SEOUL — Doosan Fuel Cell, the clean energy wing of South Korea’s Doosan Group, will lead a joint project to replace existing fuel cells with a structure using blue hydrogen, which is favored by industries due to its reasonable production cost compared to green hydrogen based on renewable energy.
Green hydrogen uses electrolysis to split water and release only hydrogen and oxygen. Hydrogen produced by steam reforming is termed grey hydrogen, which is the most common form and is generated from natural gas, or methane. Blue hydrogen is when natural gas is split into hydrogen and CO2 either by steam methane reforming or auto thermal reforming, but the CO2 is captured and stored to mitigate environmental impacts.
Doosan Fuel Cell will work with the state-run Korea Institute of Energy Research (KIER) to develop carbon capture and utilization (CCU) technology linking fuel cells. CCU technology is used to capture carbon generated in the hydrogen production process. It is a key technology to produce hydrogen and reduce CO2 emissions.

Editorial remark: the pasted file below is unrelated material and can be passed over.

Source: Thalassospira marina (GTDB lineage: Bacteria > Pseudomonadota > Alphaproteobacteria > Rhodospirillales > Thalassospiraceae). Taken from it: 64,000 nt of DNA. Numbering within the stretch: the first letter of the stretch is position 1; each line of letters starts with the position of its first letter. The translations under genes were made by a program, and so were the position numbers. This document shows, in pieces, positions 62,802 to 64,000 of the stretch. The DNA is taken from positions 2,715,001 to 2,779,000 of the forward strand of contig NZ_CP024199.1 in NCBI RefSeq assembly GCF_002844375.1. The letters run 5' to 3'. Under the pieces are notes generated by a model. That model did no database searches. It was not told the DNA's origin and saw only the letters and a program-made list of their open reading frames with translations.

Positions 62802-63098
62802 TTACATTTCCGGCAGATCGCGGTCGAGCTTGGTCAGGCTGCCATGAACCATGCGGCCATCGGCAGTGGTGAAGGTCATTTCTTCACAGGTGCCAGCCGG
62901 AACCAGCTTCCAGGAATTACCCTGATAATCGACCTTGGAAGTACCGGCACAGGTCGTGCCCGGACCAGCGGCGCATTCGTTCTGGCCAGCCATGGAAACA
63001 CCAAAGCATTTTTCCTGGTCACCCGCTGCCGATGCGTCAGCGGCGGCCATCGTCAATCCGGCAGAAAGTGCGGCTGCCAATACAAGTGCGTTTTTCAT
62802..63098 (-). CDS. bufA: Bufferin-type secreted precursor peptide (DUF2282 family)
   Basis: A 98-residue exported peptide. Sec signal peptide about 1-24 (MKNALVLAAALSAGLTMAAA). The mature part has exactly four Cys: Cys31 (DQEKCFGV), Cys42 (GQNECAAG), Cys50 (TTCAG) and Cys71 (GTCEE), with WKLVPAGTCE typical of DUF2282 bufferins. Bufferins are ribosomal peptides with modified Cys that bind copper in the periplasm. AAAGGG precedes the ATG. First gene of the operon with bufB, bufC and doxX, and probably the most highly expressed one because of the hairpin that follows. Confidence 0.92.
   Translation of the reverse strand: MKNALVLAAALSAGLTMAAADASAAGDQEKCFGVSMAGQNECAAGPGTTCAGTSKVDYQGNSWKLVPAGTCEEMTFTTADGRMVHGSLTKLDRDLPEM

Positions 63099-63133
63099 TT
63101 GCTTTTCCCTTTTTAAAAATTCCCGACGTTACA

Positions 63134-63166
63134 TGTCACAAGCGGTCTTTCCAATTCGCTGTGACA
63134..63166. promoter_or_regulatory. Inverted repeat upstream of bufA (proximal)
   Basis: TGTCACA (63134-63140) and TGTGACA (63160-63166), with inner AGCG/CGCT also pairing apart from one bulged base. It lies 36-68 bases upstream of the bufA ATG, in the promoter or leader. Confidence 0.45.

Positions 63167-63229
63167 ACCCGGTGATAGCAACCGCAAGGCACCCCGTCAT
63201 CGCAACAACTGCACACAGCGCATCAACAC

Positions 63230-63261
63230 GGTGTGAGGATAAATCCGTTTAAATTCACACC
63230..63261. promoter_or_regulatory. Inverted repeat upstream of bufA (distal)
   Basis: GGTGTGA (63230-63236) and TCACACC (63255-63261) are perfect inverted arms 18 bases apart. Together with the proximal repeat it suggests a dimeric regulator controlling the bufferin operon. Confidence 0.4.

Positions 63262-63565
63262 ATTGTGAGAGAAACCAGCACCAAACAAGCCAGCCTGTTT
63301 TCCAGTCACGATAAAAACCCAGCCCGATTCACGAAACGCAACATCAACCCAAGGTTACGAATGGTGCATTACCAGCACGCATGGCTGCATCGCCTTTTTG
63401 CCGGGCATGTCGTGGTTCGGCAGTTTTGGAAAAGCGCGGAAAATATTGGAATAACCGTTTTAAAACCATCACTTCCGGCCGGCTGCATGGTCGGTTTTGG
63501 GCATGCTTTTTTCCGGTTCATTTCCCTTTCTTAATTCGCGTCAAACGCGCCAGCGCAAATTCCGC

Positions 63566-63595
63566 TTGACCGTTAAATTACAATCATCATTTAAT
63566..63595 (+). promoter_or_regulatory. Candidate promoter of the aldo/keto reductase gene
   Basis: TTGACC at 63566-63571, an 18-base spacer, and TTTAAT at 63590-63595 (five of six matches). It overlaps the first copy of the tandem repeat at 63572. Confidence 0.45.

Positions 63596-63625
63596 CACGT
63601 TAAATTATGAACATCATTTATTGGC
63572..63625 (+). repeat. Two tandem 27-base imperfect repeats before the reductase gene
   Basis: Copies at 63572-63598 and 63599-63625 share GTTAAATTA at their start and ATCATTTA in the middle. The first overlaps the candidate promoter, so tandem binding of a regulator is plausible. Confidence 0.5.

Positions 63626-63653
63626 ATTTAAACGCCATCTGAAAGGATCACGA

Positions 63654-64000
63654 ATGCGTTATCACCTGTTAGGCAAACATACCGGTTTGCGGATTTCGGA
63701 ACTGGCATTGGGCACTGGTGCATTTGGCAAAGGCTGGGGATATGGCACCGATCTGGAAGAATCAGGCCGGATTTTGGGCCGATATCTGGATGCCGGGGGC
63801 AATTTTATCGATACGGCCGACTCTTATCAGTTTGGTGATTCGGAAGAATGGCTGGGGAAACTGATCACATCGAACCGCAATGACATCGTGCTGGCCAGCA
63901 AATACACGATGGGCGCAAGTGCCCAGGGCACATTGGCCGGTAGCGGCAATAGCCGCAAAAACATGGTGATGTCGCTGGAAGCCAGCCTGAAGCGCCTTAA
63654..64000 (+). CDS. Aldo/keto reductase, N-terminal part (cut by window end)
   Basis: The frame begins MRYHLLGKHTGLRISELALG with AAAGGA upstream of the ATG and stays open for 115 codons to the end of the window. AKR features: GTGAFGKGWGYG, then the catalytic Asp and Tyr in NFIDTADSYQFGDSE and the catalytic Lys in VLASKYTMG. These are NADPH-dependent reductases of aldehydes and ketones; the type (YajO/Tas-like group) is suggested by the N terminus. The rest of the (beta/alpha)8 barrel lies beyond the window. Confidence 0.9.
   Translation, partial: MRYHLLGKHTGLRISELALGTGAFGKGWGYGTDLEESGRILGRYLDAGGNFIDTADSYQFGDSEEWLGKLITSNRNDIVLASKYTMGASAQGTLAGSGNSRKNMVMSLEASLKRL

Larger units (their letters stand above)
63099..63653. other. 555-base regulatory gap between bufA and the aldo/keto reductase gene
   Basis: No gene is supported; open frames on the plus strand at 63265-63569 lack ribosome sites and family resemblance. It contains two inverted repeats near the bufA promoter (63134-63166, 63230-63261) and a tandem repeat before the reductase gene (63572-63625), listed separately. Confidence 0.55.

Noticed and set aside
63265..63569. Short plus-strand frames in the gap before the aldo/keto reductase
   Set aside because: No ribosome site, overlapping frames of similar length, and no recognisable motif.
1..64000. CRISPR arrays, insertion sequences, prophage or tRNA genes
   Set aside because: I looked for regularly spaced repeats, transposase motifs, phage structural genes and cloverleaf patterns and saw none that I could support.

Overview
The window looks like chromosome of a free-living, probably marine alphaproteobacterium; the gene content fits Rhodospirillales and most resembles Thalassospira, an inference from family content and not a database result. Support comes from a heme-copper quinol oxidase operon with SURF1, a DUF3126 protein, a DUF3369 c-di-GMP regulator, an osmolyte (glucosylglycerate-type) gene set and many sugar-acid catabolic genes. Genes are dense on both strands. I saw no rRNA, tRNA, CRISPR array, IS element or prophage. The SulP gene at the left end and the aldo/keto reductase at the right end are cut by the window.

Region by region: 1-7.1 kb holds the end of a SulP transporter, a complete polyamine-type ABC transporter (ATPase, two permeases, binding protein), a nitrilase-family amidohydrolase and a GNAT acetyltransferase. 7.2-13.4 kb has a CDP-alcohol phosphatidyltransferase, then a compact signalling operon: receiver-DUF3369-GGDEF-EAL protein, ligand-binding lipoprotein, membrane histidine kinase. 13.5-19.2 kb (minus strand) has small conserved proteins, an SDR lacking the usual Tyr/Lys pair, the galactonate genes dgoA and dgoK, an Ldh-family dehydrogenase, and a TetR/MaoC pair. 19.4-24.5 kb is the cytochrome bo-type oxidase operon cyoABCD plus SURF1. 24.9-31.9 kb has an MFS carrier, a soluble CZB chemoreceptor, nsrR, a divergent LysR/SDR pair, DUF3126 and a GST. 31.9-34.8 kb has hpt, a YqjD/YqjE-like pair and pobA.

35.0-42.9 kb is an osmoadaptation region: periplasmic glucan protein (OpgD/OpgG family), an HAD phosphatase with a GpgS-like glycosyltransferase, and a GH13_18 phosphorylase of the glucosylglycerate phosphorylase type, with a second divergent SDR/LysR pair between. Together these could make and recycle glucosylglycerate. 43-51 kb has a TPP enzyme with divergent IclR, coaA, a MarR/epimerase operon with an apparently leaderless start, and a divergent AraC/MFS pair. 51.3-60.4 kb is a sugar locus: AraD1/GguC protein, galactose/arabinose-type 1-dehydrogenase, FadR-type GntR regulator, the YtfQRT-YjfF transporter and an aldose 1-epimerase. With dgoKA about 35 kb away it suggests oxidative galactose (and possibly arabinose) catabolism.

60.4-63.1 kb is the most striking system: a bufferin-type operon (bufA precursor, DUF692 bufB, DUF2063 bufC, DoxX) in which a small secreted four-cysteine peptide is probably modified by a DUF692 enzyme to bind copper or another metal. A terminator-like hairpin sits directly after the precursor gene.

They will carry out the demonstration of blue hydrogen fuel cells using CCU technology, together with Korean Southern Power (KSPO), a public power company, and replace hydrogen fuel cells with blue hydrogen fuel cells.
Doosan Fuel Cell will develop ammonia fuel cells that use ammonia, a stable hydrogen carrier. Samsung C&T, a trade, investment and construction arm of Samsung Group, will introduce ammonia from abroad. KOSPO will provide a demonstration site. Hydrogen can be produced by burning and reforming ammonia in a micro-reforming system. Ammonia is seen as an ideal resource to establish an eco-friendly hydrogen fuel cell-based infrastructure.
“Through this MOU, we will actively respond to the government’s clean hydrogen policy and accelerate the transition to clean hydrogen fuel cells by securing technological competitiveness with a great gap,” Doosan Fuel Cell CEO Chung Hyung-rak said in a statement on June 3.
Hydrogen fuel cells use hydrogen as fuel to produce electricity. Small-sized cells are installed in eco-friendly vehicles such as full-size sport utility vehicles while larger cell systems are used in hydrogen power generators. South Korea is investing heavily to utilize hydrogen fuel cells as a new power source. In September 2021, Doosan Fuel Cell secured its first contract to export hydrogen fuel cells for power generation.
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